Divide 501 by five to get 100 and a quarter, or somewhere in the region

    Brilliantly original, and almost (but not quite) there.

    “Divide” as a definition is good, and most of the wordplay is OK. The arithmetical basis of the clue is fantastic. The insertion of OR doesn’t really work, though. Great idea, and very original.

    Root note (bars one and five) clashes with second note around opening of canon – end of two-part harmony

    Another excellent and very creative notion. My only quibble is with the definition, which is just about plausible, but not quite enough to justify a top-three finish

    Without ceremony, void church marriage terminally?

    Lovely choice of anagram indicator and good wordplay; “terminally” spoils the surface reading for me, though. Another good contribution.

  5. Ayayay

    To split – go down, around or about (7)

    Sound wordplay, but I’m struggling to see the surface as plausible.


    Part of the line recited (7)

    The definition is fine, but the homophone doesn’t work for me.


    Habit of Henry VIII, Vlad IV or Ceausescu that’s shrunk? (7)

    Very good definition and wordplay. The surface allusion to clothing common to those three having shrunk, though, is (no pun intended) a bit of a stretch.


    After this, United no longer cried freely about an old 5-0 (7)

    Very nice definition, and the wordplay works well for me. Perhaps the surface requires some familiarity with football, but this is a good clue. Just pipped to the shortlist.


    Throw out first two to vomit cider – the consequence of choosing Rough Old Wife? (7)

    The wordplay works well. “Rough Old Wife”, regrettably, requires specific knowledge on the part of the solver that would be in short supply (and, accepting what you say about searching the web for confirmation, acquisition of that data could present some risks!). The definition is a little unclear, I think.

    Very funny, though!

    Cast cried about very old double act coming to an end (7)

    Good wordplay, excellent definition, and plausible surface. Shortlisted.

    Girl Power gets victory for female liberation from marriage (7)

    “Power” for “force” is OK, and the wordplay is fine. The surface of this one, though, is a little clunky, I think.

  6. Cutlp

    Unhitch? (7)

    Uncouple? (7)

    Similar ideas to Prolixic’s “Unwed” and “Dewed”.

    Both of these suffer as CDs, I think, because they are both literal definitions of one sense of the solution, although they are both cryptic definitions of the “marital” sense of the term.


    Split over CID reforms (7)

    Everything works well here. It’s a good clue, but not quite up there with the top three.

    So, four shortlisted clues. It wasn’t easy to decide between them, but:

    Fourth place:

    Shyam: Poet upset about describing Conservative break-up (7)

    This works well, and it’s just short of the top three.

    Third place:

    Dram: Cast cried about very old double act coming to an end (7)

    A fine clue that I’d be happy to see in a newspaper puzzle.

    Second place:

    Prolixic: Partition of old C Drive needs defragmenting (7)

    Very original and creative clue, just a tweak away from greatness.

    …and the winner:

    Gazza: Catholic in pursuit of love during spring break (7)

    Very nice clue indeed. Well done!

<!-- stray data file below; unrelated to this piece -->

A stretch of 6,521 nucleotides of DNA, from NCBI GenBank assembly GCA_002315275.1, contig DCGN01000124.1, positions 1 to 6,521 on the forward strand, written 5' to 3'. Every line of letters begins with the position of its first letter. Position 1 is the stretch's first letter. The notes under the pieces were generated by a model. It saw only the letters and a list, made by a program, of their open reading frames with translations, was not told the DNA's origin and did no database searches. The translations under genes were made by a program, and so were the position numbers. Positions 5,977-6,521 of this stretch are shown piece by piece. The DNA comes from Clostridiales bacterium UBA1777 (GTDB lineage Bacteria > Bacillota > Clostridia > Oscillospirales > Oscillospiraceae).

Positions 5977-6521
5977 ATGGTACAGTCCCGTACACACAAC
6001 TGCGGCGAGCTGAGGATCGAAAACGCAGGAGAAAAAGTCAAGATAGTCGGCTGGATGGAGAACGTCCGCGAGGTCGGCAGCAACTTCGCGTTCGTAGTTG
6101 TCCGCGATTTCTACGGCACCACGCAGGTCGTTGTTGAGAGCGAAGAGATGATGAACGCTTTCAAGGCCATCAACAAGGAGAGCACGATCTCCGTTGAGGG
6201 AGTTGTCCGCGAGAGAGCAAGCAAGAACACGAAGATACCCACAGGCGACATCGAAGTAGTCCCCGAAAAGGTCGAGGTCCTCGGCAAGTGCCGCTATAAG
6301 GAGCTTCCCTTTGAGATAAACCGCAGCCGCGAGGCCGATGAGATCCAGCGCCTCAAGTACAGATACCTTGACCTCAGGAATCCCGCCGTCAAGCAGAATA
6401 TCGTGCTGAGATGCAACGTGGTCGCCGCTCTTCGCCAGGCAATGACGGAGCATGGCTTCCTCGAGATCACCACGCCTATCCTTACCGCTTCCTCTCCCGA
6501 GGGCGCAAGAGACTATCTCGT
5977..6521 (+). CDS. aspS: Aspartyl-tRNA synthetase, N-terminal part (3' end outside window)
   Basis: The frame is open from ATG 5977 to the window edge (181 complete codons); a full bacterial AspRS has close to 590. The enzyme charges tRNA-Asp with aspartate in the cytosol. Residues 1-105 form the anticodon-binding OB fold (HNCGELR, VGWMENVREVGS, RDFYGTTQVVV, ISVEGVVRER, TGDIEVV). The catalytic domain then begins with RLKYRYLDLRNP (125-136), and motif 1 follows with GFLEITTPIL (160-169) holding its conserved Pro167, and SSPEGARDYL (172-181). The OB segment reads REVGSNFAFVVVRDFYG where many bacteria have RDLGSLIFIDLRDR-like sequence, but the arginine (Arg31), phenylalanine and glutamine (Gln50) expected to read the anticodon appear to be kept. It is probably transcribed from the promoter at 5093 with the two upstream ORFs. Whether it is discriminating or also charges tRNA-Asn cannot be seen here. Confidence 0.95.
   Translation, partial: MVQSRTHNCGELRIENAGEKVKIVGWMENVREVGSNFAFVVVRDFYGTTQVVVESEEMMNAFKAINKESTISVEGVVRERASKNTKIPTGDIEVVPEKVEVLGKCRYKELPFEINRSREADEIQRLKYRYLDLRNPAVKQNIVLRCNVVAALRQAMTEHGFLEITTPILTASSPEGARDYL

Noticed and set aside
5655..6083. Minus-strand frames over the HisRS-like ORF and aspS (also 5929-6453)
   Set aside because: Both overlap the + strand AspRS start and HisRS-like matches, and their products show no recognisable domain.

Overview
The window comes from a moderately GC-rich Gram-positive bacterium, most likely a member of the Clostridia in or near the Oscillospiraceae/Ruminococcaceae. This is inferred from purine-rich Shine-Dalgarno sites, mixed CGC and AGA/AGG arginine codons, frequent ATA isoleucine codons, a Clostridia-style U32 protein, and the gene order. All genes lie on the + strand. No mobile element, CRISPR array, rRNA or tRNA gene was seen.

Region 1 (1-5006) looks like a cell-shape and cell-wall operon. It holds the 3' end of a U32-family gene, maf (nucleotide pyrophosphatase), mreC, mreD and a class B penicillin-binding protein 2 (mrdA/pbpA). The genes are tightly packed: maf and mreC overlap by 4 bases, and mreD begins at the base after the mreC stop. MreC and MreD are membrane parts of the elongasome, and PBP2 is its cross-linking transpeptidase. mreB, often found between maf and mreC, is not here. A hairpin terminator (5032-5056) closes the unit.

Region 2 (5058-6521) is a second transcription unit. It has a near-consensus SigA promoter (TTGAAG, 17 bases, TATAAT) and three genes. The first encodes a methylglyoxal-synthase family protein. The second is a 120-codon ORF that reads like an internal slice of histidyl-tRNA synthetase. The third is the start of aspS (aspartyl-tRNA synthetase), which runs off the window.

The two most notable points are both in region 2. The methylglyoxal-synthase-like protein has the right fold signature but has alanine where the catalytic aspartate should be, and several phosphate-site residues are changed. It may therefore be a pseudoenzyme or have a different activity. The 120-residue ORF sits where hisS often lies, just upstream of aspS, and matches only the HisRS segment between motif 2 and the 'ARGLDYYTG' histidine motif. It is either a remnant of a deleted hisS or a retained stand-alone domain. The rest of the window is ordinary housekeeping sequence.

7. Thanks to Qix for the expert judging and managing to post the results in spite of the technical problems.
    Thanks to him also (I think) for making me the winner. I’ll wait a while before posting next week’s challenge, to see if the old site comes back.

  8. Thanks for some fine clear judging Qix, and well done gazza on a brilliant clue!

  9. Many thanks Qix for your detailed write up, a fine debut effort, and of course for the podium finished – drat, only just missed out on the coveted second place! Well done Gazza, here to fewer anagrams next week!

  10. Huge thanks to Qix for providing such a detailed review under trying circumstances. I’m really sorry Web-Mania have let us down again, although I have to resist being too harsh on them.
    Last time it was due to an external hack of the MySQL system which affected many forums, not just those hosted on Web-Mania servers. This time a serious mechanical fault has taken a number of their servers offline and they are trying to effect repairs – we can only wait and see how quickly that happens; and, to their credit, they’ve been very upfront about the problem.
    In the meantime, message to Gazza – no problem at all if you want to announce next week’s challenge here. Contributors can at least work on some ideas between now and the forum going online.

  11. OK, the challenge for next week will be CURRENT which should provide for a large number of possible definitions. The usual rules will apply (i.e. max. 3 entries per person before Tuesday night and the whistle will be blown at 17:00 BST on Friday). I’ll be aiming to provide a review sometime on Friday evening.
    Good luck, everyone!

  12. (i) Return, playing with child’s first present (7)

    Def = present
    RETURN = fodder
    With = to include C(hild’s first)
    Playing = anagrind

    (ii) Return with child’s first broken present (7)

    As above but with ‘broken’ as the anagrind

    Trying hard not to post something about Rolls Royce engines initially being housed in something!

  13. Hello! Is there anybody in here?

    Feeling awfully lonely all on my own . . .

    • Hi Axiom

      There is a new thread for challenge #109 – just the one offering so far although I have suggested that contributors may want to use the next few days to work on clues before submission (in the hope that the proper forum comes back online) which may be why it’s quiet.

  14. 1) Dog-torn present (7)

    2) What’s happening now is odd–not keeping promise to let (7)
    Definition = What’s happening now